Iraq PM sacks electricity minister after weeks of protests over corruption

Iraqi Prime Minister Haider Al-Abadi sacked his minister of electricity after weeks of protests against corruption and chronic power outages. (Ludovic Marin/AFP)
Updated 30 July 2018
0

Iraq PM sacks electricity minister after weeks of protests over corruption

  • The minister's sacking follows weeks of protests
  • He is accused of corruption and a failure to deliver

BAGHDAD: Iraqi Prime Minister Haider Al-Abadi on Sunday sacked his minister of electricity after three weeks of protests against corruption and chronic power cuts in the energy-rich country.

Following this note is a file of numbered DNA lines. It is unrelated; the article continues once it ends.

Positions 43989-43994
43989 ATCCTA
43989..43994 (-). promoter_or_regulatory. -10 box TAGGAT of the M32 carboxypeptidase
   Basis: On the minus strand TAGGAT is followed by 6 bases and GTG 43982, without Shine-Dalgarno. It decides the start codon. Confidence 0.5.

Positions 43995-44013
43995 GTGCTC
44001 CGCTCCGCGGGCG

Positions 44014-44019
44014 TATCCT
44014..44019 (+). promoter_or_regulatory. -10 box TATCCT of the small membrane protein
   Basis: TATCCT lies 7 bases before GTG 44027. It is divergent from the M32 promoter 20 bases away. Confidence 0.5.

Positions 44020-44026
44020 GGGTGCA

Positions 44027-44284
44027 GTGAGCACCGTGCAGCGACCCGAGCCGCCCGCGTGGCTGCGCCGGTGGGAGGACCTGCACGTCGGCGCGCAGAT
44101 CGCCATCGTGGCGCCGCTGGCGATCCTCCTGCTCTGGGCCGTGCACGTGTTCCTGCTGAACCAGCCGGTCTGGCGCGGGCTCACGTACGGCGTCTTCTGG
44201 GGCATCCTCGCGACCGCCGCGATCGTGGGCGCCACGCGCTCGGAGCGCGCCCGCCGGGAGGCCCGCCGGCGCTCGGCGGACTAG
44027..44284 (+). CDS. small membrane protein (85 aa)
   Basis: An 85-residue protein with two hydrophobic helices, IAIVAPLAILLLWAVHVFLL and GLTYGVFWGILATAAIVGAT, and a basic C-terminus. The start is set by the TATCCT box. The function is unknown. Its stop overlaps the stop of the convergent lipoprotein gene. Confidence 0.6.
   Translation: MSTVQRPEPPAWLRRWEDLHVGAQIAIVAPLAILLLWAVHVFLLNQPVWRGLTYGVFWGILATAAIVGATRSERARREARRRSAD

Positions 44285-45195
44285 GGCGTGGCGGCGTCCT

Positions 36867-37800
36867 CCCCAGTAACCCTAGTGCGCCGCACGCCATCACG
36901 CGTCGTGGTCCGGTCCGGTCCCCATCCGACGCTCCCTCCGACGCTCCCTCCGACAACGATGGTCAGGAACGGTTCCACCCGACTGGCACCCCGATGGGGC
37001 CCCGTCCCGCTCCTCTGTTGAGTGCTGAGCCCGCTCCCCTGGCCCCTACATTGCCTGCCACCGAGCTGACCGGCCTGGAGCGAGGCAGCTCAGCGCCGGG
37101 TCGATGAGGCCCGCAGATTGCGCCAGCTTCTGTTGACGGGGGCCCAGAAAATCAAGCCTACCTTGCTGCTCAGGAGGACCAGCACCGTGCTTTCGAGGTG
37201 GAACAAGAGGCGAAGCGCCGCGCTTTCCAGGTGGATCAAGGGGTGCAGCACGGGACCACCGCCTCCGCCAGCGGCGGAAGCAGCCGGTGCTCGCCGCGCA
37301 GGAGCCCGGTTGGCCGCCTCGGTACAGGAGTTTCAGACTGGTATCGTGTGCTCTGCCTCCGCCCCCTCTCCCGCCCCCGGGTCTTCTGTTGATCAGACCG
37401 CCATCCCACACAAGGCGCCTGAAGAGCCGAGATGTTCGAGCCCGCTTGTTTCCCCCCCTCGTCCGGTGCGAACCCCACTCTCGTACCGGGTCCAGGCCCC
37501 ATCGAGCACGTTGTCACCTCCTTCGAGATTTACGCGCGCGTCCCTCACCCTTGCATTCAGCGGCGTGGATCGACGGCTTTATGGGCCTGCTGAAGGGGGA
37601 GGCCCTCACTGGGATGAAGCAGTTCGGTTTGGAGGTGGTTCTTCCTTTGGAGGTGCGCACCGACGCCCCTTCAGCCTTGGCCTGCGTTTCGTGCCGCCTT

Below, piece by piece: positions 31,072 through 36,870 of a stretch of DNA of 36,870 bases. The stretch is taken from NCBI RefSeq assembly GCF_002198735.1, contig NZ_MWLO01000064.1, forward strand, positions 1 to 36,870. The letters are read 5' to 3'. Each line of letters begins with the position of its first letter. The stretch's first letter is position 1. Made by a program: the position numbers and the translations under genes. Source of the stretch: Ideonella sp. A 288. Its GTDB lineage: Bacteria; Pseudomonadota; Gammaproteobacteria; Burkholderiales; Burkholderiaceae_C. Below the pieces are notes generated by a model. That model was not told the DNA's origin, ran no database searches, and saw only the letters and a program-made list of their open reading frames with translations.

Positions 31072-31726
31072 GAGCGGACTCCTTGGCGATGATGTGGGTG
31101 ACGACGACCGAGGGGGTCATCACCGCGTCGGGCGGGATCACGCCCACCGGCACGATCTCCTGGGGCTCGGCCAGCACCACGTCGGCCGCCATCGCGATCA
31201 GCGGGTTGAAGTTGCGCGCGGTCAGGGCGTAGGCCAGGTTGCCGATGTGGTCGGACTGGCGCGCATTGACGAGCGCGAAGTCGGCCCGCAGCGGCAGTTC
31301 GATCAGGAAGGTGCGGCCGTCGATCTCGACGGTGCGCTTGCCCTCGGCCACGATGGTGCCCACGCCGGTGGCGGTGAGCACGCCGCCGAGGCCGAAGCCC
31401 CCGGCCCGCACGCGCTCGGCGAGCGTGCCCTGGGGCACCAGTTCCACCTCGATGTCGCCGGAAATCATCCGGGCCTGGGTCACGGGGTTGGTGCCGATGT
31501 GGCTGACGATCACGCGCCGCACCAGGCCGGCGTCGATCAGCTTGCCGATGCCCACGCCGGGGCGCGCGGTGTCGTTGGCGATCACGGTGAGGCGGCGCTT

A statement from Abadi’s office said the premier sacked Qassem Al-Fahdawi — whose departure was demanded by protesters — “because of the deterioration in the electricity sector.”
Iraq has been gripped by protests over power outages, unemployment, state mismanagement and a lack of clean water.
The demonstrations — during which 14 people have been killed in clashes — erupted in the neglected southern province of Basra, home to Iraq’s only sea port, before spreading north including to Baghdad.
On Sunday, protesters held sit-ins outside the governor’s headquarters in Basra and Samawa, in neighboring Muthana province, AFP correspondents said.
Power shortages are chronic in Iraq, a country devastated by conflicts including the war against Daesh which held a third of the country before Abadi declared victory over the militants in December.